Governing from the Bench: An Interview with Dr. Emmett Macfarlane

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This is the first a series of interviews I hope to do with authors of recent scholarly books on Canadian politics.  My colleague across the road, Dr. Emmett Macfarlane, has graciously agreed to be the first interviewee.  Enjoy!

Dr. Emmett Macfarlane, Assistant Professor in the Department of Political Science at University of Waterloo, has written a new book called Governing from the Bench: The Supreme Court of Canada and the Judicial Role, which is available for purchase from UBC Press here (hardcopy) and here (e-book). This book “explores the complex role of the Supreme Court as an institution; exposes the rules, conventions, and norms that shape and constrain its justices’ behaviour; and situates the court in its broader governmental and societal context, as it relates to the elected branches of government, the media, and the public.” His book is a “comprehensive exploration of an institution that touches the lives of all Canadians.”

Below is an interview I conducted with Dr. Macfarlane about his book via email in January 2013.

Alcantara: Emmett, why did you decide to write a book on this topic?

Macfarlane: When I started research on the project way back in 2006/7, there had yet to be a book-length study of the internal environment of the Supreme Court of Canada. The political science and legal scholarship had focused a lot of energy on debates about the proper role of the Court and of judges since the Charter of Rights and Freedoms was enshrined in 1982. Basically, we were having big debates over “judicial activism” without much knowledge about how justices on the Canadian Court actually approach their work. So in large part the book is an attempt to help provide greater empirical context of how the Court works, not only to help inform normative debates about its role, but also because understanding the significance of the Court for Canadian governance is important for its own sake.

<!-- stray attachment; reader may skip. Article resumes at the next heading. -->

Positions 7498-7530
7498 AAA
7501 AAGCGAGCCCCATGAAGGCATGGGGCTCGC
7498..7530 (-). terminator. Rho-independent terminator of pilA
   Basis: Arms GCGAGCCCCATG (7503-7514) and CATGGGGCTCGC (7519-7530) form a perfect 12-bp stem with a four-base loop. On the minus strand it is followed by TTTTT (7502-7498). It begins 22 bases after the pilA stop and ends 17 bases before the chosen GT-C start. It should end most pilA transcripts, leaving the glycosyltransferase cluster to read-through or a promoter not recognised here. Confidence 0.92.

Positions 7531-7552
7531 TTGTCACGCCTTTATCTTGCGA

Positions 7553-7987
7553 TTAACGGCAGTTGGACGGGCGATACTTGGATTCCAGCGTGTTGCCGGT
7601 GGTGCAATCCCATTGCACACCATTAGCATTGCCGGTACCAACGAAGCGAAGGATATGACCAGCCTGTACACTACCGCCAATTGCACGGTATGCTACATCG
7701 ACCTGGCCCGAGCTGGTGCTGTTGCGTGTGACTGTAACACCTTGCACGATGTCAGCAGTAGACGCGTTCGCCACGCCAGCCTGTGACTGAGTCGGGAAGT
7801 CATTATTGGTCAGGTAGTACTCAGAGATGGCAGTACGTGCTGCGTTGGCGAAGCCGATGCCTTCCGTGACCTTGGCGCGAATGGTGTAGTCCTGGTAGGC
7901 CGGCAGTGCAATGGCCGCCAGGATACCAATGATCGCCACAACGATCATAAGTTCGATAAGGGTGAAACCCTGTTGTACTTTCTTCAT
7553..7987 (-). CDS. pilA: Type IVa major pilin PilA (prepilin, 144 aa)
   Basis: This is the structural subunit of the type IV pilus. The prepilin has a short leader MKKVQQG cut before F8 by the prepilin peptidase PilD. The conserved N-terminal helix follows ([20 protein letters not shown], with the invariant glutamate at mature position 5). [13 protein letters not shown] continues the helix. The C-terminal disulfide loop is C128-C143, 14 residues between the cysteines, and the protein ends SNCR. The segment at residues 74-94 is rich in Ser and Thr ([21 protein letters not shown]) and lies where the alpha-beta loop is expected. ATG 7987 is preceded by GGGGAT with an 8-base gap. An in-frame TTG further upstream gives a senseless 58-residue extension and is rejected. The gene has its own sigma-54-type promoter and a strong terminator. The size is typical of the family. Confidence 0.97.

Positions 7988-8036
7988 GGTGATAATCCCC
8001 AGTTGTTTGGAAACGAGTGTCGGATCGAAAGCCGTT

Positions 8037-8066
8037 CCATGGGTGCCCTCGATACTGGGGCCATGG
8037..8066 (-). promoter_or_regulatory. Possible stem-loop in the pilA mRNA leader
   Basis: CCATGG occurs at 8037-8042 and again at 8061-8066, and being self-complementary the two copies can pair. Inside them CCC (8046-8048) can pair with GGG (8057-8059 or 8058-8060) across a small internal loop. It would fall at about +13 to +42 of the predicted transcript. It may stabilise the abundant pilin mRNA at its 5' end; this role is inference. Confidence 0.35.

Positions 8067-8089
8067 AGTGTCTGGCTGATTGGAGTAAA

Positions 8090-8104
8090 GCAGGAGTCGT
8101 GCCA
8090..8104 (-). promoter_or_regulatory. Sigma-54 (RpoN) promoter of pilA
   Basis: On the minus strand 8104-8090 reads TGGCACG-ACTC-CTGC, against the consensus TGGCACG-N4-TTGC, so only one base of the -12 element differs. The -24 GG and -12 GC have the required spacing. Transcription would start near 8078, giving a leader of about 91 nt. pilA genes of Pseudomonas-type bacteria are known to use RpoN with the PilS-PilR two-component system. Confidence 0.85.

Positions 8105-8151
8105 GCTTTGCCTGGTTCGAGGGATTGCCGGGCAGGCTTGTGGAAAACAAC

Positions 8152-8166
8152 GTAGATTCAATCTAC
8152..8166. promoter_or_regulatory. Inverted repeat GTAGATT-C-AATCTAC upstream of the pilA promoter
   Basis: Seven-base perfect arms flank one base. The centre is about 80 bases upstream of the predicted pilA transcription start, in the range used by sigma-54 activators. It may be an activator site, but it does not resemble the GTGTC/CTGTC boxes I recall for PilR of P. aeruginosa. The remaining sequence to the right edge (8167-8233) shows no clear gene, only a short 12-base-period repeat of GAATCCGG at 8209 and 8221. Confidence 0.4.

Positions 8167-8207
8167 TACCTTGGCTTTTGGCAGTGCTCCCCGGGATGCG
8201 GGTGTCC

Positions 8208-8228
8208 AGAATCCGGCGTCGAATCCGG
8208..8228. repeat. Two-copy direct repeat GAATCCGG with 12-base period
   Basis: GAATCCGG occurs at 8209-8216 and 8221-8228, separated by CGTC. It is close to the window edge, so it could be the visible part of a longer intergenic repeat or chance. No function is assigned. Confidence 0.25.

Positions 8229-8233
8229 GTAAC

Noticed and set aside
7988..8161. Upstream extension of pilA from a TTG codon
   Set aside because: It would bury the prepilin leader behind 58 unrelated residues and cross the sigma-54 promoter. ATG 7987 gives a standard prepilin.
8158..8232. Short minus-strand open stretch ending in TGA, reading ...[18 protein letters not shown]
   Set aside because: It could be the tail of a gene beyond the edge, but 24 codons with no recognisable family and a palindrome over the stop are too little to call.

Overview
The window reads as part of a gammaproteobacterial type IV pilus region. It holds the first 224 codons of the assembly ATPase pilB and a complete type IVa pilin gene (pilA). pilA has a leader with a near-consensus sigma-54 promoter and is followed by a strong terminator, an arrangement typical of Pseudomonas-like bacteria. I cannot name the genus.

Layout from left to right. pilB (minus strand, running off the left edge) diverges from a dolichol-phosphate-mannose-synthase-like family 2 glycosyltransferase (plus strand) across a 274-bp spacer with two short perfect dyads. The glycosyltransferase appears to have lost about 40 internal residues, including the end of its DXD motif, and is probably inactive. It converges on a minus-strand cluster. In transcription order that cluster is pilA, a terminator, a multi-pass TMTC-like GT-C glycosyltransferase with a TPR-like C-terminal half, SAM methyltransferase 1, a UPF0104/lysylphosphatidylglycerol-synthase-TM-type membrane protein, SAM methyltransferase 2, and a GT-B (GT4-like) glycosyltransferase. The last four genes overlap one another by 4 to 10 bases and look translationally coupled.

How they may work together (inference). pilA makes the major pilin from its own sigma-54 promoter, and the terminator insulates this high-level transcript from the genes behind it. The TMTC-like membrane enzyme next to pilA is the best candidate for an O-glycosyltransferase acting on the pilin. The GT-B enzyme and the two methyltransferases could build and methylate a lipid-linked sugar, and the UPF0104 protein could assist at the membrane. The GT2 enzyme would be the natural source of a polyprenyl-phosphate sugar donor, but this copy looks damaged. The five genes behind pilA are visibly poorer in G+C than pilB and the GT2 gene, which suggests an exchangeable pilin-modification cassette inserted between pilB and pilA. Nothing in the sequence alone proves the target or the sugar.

Alcantara: That’s interesting.  I remember during my grad studies at Calgary that all of the readings and discussions centred around judicial activism and the proper intersection of law and democracy in Canada.  There was very little on the internal dynamics of the Supreme Court.  So how did you approach this topic? What kinds of theories and methods informed your work?

Macfarlane: The primary research consisted of interviews with several current and retired Supreme Court justices, as well as over twenty former law clerks and other staff members at the Court. I wanted to tap into how the different justices operate at various stages of the Court’s decision-making process and in other aspects of the institution’s work, such as the different ways they involve their law clerks. I was also particularly interested in exploring “collegiality” on the Court — how do the justices interact with each other to render decisions, or compromise, negotiate or lobby each other? I ended up developing a role-based framework for analyzing their behaviour. The justices’ views about their role and the role of the Court ended up being a central fulcrum to analyze the various factors that play a role in judicial decision-making, such as legal rules, the ideology or values of the judges, and strategic behaviour. I also wanted to get a sense of how they understood the Court’s relationship with the elected branches of government, with broader society, and with the media.

The theoretical and methodological underpinnings of this role-centric framework are at the core of the book and the focus of the first chapter is a critique of the leading political science explanations of judicial behaviour: the behaviouralist “attitudinal model” and the rational choice model. These two approaches tend to focus on judicial votes and give us single-variable explanations of those votes, effectively boiling judging down to the “policy perspectives” (or ideologies) of the individual justices. I argue these approaches pay insufficient attention to a myriad of institutional norms and other variables, including the justices’ differing motivations, not to mention the institution’s collegial environment and the substantive content of the Court’s written decisions.
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Alcantara: It sounds like you are taking a sort of new institutionalist perspective, in which you try to incorporate some of the main theoretical underpinnings of the dominant explanations while leaving room for other neglected factors.  Is that right?